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This year has been one for the record books when it comes to hurricanes. The Caribbean and southern United States saw Harvey, Irma, Jose and Maria completely decimate islands, destroy homes and leave millions without basic resources. We may have thought the freak weather was over with for the season, but now there’s a new hurricane threat, and it’s way farther north (and east) than you would expect. Hurricane Ophelia just made landfall in Ireland and its strong winds will effect the U.K. for the next few days.

Two people were killed in separate incidents when the hurricane-force winds knocked trees down on their cars and a third died trying to remove debris. Over 360,000 people in Ireland and Whales have lost power and the high winds have damaged a number of buildings, including an Irish football stadium.

Ophelia is the most eastern storm in the Atlantic basin since 1980 and the worst in the area since 1961. Not only is this storm strange statistically, it’s brought with it some weird phenomena. In the day before it hit, the Western European countries experienced unseasonably warm and sunny weather. The sky, however, was a strange orange-red colour. BBC weather presenter Simon King explains the colouring as a combination of Ophelia dragging tropical air and dust from the Sahara into the atmosphere, and smoke from the wildfires burning in Portugal and Spain at the moment.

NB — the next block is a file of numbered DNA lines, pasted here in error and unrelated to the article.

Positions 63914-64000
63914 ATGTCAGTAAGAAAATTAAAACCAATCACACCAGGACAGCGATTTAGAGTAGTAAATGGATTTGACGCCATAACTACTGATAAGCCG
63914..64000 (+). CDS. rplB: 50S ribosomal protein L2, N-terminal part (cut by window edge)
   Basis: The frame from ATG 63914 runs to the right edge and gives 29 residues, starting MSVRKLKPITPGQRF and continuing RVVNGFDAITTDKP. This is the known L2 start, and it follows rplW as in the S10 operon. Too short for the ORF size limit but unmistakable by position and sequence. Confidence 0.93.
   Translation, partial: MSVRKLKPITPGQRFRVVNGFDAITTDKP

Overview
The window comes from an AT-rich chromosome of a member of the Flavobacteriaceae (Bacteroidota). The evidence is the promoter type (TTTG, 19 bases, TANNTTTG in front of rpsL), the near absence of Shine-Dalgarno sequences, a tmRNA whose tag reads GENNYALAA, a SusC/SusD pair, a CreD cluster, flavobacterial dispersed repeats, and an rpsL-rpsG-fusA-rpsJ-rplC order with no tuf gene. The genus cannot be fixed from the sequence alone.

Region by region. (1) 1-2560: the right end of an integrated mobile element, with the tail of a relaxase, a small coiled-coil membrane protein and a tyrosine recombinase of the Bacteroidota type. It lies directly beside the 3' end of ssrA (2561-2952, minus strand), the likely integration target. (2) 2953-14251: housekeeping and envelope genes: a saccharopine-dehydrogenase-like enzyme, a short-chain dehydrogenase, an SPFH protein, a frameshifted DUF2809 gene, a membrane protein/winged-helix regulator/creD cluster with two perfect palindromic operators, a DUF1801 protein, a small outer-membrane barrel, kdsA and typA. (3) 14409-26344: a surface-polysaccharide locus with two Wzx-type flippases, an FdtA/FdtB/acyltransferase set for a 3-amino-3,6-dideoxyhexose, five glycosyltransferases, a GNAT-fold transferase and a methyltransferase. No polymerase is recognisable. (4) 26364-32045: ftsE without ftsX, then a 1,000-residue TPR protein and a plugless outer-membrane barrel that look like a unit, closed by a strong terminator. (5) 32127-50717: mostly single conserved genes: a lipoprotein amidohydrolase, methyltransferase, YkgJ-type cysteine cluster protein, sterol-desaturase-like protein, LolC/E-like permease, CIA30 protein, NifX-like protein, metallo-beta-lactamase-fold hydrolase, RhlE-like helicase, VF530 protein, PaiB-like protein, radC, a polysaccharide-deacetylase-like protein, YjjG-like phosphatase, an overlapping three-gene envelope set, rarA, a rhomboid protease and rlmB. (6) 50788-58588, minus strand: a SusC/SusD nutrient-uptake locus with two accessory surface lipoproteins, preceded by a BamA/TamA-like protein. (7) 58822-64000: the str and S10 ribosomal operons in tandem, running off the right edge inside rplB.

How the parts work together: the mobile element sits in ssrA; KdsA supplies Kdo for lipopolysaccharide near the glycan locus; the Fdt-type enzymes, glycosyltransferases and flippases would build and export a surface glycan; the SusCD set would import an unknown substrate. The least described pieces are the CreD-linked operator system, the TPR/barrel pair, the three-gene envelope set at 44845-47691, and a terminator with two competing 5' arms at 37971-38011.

If that’s not ominous enough (especially as we come up to Halloween) some residents in Ireland noticed birds flying in strange patterns before the hurricane made landfall.

Sunday night, the gale-force winds were so strong, they whipped up the sea foam enough to completely cover a small Irish town. Imagine walking out to your car in the morning and having to wipe off a layer of foam. Apparently it made the morning commute pretty difficult.

Ophelia has since been downgraded from a hurricane to a storm, but wind and flood warnings remain in place for much of Ireland and Scotland. A number of flights have also been grounded at Heathrow Airport in London because of the dust in the sky. Hopefully, the worst of the storm has passed at this point and communities can begin repairing damage and restoring power.